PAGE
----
• USCIS Ombudsman Report Highlights Continued Challenges Facing Employment-Based Petitioners
  • August 17, 2015
  • Law Firm: Fragomen Del Rey Bernsen Loewy LLP - New York Office
  • The USCIS Ombudsman’s 2015 Report to Congress confirms that employers face continued high rates of requests for evidence (RFEs) and denials of high-skilled immigration petitions and a very low likelihood of success in administrative appeals.

    The Ombudsman’s independent review of USCIS adjudication procedures charges that the RFE process is often “redundant,” “unnecessary,” and “unduly burdensome” to employers. It calls on USCIS to improve training for adjudicators, issue clearer guidance on adjudication standards and institute supervisor review for evidence requests.

    Continued High RFE Rates for H-1B and L-1 Petitions

    The Ombudsman’s analysis of adjudications at USCIS’s California and Vermont Service Centers shows RFE rates for H-1B and L-1 petitions remain at “near historic” highs that are disproportionate to the rate of petition denials.

    According to the report, nearly 25 percent of H-1B petitions receive RFEs. The California Service Center (CSC) issued H-1B RFEs at a higher rate than the Vermont Service Center (VSC), but both saw an increase in RFEs in the period studied. RFEs questioning whether H-1B positions were in specialty occupations were characterized as unduly restrictive and often inconsistent with the federal government’s occupational data.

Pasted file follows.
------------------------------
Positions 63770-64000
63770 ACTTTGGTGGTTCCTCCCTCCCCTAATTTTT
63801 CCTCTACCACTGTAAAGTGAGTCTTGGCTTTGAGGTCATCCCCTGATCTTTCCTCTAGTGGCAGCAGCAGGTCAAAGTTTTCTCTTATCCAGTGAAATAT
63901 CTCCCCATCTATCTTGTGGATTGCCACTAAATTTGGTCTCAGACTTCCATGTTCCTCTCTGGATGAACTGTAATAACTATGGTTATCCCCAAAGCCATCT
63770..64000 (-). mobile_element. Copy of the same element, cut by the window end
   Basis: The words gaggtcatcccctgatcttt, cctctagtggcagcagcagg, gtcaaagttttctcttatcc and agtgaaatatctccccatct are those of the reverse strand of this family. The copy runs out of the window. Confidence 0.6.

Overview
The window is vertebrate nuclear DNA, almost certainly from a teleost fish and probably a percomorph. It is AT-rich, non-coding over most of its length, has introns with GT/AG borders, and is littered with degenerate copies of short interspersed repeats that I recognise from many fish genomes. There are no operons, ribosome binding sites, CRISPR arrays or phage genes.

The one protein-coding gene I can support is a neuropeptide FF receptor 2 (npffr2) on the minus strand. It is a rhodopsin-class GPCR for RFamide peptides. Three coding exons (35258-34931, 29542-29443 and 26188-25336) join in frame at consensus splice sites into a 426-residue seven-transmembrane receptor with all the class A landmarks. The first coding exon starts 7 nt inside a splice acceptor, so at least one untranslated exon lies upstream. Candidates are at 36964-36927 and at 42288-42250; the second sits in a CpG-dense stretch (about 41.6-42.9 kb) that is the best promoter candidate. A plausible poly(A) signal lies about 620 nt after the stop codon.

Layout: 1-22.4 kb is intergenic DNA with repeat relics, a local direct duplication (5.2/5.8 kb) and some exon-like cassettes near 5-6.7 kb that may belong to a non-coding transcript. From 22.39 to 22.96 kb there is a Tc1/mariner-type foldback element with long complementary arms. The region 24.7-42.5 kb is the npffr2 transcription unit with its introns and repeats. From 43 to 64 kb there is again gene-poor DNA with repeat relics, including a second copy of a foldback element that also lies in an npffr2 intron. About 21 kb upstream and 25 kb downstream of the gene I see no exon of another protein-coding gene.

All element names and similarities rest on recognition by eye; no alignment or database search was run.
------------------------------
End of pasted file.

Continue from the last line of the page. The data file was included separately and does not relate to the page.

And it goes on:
RFE rates for L-1 intracompany transferees also remain close to record levels, particularly for extensions of L-1B petitions -- a trend the Ombudsman found troubling. More than 40 percent of all petitions for L-1A executives and managers are RFE’d, though CSC’s rate of RFE issuance dropped slightly over the period under review. Nearly 50 percent of all petitions for L-1B specialized knowledge personnel receive RFEs. The VSC’s L-1B RFE rate surpassed that of the CSC, which had historically taken the most restrictive positions in specialized knowledge adjudications of the two Service Centers.

    The report does not offer denial statistics supporting its conclusion that RFE rates are disproportionate to denial rates, though it does provide relevant information from FY 2014, during which USCIS also issued high levels of RFEs, and yet denied less than 4 percent of H-1B petitions, and approximately 19 percent of L-1A petitions and 29 percent of L-1B petitions.

    Low Likelihood of Success on Appeal

    Echoing its 2014 report, the Ombudsman shed further light on the low likelihood of success on appeal faced by employers. Fewer than 10 percent of employment-based petition denials appealed to the Administrative Appeals Office are successful, a statistic the Ombudman suggested causes employers to either question the utility of investing significant legal and filing fees in the appeals process or doubt that they will receive meaningful review of agency decisions. This is despite the high cost of filing an administrative appeal.

    Delays in Employment Authorization Processing

    A new area of concern for the Ombudsman is the lengthy delays faced by foreign nationals seeking new or renewed employment authorization documents (EADs), particularly during the summer months. Though USCIS is required by regulation to adjudicate EAD applications in 90 days or less - though limited exceptions exist, most notably for H-4 applicants seeking employment authorization. In spite of this regulatory requirement, however, processing times often far exceed this timeframe. Lapsing EADs lead to business interruption for U.S. employers and financial hardship to foreign nationals.

    What This Means for Employers

    The 2015 Ombudsman’s report sheds important light on the experiences of employment-based petitioners and highlights inefficiencies that negatively affect U.S. businesses and foreign workers.